If you happen to belong to a choir and don't mind playing the obedient mouthpiece now and again, then it isn't a bad way to sell a few books. But you'll have to compromise your art to stay on the message.
Empire is going to be one of Card's least popular books, even though it's really quite a remarkable (and chilling) story. In the end, it isn't about the civil war or politics or anything, it's about good people who make peace with evil. But because it contains politics, very few people are going to see anything deeper. And since it doesn't pander to anyone, it has no appeal as a "political" book. If it weren't for the fact that Card is already quite famous, almost nobody would buy it at all.
Politics or religion in fiction can be wonderful, but it's usually best seen through a personal filter (as the always-on-target Mr. Briggs points out).
When it's bad, that's often because the story seems biased. The characters that hold viewpoints that are opposite of the "good guys"' beliefs are caricatures of the vast majority of people who _really_ hold those beliefs.
It's really nothing more than the same problem you have with stereotypes in general. If your characters are well-developed for the most part but every religious believer looks like Dave Koresh, or every atheist looks like Adolf Hitler, or everyone in the middle looks like an indecisive weasel, then every part of the story they touch risks descending into triteness or even idiocy.
[This message has been edited by oliverhouse (edited February 01, 2007).]
Science Fiction has been a forum for political discussion since the sixties, at least. Just look deep into the original Star Trek scripts. Very political. Look at Dangerous Vision, look at Alan Dean Foster's writings, look at Norman Spinrad. The politics are everywhere. They get away with it because it's subtle or the target is a proxy.
You can't help but filter your world through your own politics. You can't take it out any more than you could take out your voice or style.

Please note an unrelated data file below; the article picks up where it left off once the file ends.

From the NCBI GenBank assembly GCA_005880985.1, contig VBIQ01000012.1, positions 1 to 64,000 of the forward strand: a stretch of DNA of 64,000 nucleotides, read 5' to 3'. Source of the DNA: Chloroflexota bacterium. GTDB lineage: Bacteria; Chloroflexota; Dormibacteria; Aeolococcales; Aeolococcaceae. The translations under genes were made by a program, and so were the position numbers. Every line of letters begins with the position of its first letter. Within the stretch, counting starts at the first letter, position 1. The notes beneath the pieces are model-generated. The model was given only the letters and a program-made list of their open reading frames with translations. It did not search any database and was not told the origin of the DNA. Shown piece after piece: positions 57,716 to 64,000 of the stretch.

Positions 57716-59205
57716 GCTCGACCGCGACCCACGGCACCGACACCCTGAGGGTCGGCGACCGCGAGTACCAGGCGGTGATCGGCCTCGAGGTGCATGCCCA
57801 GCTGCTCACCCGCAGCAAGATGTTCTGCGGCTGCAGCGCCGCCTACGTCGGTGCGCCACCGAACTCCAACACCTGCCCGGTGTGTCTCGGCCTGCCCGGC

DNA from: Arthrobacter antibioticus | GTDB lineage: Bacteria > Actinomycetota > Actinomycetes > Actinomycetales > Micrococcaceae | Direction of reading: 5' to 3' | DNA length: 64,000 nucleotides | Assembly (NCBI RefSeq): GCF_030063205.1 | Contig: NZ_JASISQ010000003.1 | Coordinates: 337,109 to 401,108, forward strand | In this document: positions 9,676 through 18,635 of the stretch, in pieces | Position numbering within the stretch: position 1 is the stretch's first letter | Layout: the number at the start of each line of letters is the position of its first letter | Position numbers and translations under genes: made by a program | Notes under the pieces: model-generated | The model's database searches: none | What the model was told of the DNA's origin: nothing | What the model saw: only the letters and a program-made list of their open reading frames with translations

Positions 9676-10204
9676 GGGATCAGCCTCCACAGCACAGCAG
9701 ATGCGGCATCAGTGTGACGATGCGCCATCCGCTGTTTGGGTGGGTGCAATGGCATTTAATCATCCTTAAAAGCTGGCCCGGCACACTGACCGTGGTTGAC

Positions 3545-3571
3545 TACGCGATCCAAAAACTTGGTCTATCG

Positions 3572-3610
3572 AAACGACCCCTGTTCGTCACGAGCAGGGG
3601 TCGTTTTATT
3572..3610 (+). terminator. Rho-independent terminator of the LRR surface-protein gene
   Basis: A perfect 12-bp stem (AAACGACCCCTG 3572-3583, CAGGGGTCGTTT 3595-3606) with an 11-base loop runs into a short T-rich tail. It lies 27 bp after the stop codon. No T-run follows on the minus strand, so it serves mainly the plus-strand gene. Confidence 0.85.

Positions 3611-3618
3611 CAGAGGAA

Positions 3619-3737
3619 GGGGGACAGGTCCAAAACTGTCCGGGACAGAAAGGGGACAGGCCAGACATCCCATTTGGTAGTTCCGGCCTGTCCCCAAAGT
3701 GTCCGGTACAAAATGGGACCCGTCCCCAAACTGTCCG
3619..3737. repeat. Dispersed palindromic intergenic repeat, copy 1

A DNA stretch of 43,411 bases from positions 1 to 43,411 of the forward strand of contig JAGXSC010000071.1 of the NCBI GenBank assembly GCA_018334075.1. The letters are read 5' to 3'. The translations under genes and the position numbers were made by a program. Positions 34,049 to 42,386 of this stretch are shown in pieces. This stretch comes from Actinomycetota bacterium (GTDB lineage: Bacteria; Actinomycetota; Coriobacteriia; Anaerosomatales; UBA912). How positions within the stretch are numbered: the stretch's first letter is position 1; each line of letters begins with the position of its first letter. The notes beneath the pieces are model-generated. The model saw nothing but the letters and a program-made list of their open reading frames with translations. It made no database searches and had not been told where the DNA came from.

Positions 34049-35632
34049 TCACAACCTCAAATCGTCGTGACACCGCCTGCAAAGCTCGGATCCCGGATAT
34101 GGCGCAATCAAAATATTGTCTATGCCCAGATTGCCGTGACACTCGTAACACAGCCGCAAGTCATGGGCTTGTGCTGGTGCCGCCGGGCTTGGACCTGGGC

From the posts here, I think most people here at least, agree that politics and other sensitive subjects need to be handled carefully and appropriately. Authors who use their stories as vehicles to voice their opinions under the guise of fiction, are likely to draw the criticism of readers for using it in such a way.
On the other hand, it is possible to put politics into fiction. Like Spaceman says, it has to be subtle, and fit the characters and be relevant and essential to the plot, or show something important about a character. If those factors aren't there, then it just becomes a framework for spouting the author's beliefs.
This was pretty much my take on it, but I wanted to see what some others thought. Thank you all for your responses.
Science fiction has always had works of political overtone. The fans and writers of the thirties wore their politics on their sleeves.
On Empire...I bought it, but I just haven't gotten around to reading it. Something else usually gets in the way, including several non-fiction political books. (I bought a dandy on the other day about the West's relationship with Islam. Opened whole new chapters of thought about it.)
For me, and a few others I suspect, politics do not engender the visceral enjoyment I like in stories. They can hold a certain intellectual interest as backstory, millieu, or a minor sub plot, but I don't really want to read about personified liberalism squaring off against personified conservatism as the main story line. Nothing there to connect to on a human level.
The "Left Behind" series didn't do much for me for a similar reason, if you replace politics with religious doctrine (I don't agree with the "rapture" movement's interpretations)
But At least "Left Behind" was obviously a religious book the authors didn't sneak it in the main stream genre. What bothers me is buying a SciFi book and getting preached at.
Goodkind does that with the Sword of Truth books. they are about Free Enterprise vs Communism in a lot of ways but he does it in a pretty good way and it helps that I agree with the author. If I wasn't totally involved with Richard and crew I may have been put off.
I think you take some real risks when you try to bleed politics into your book -- unless the book is ABOUT politics. If you're a new author or not too well established yet, I would suppose (though I cannot be certain) that political posturings in your fiction may lead to trouble.
But there are plenty of authors who do so, and some more bluntly than others. Look at Michaal Crichton's "State of Fear." It's been a long time since I read a novel that slanted, and he seems to have done just fine.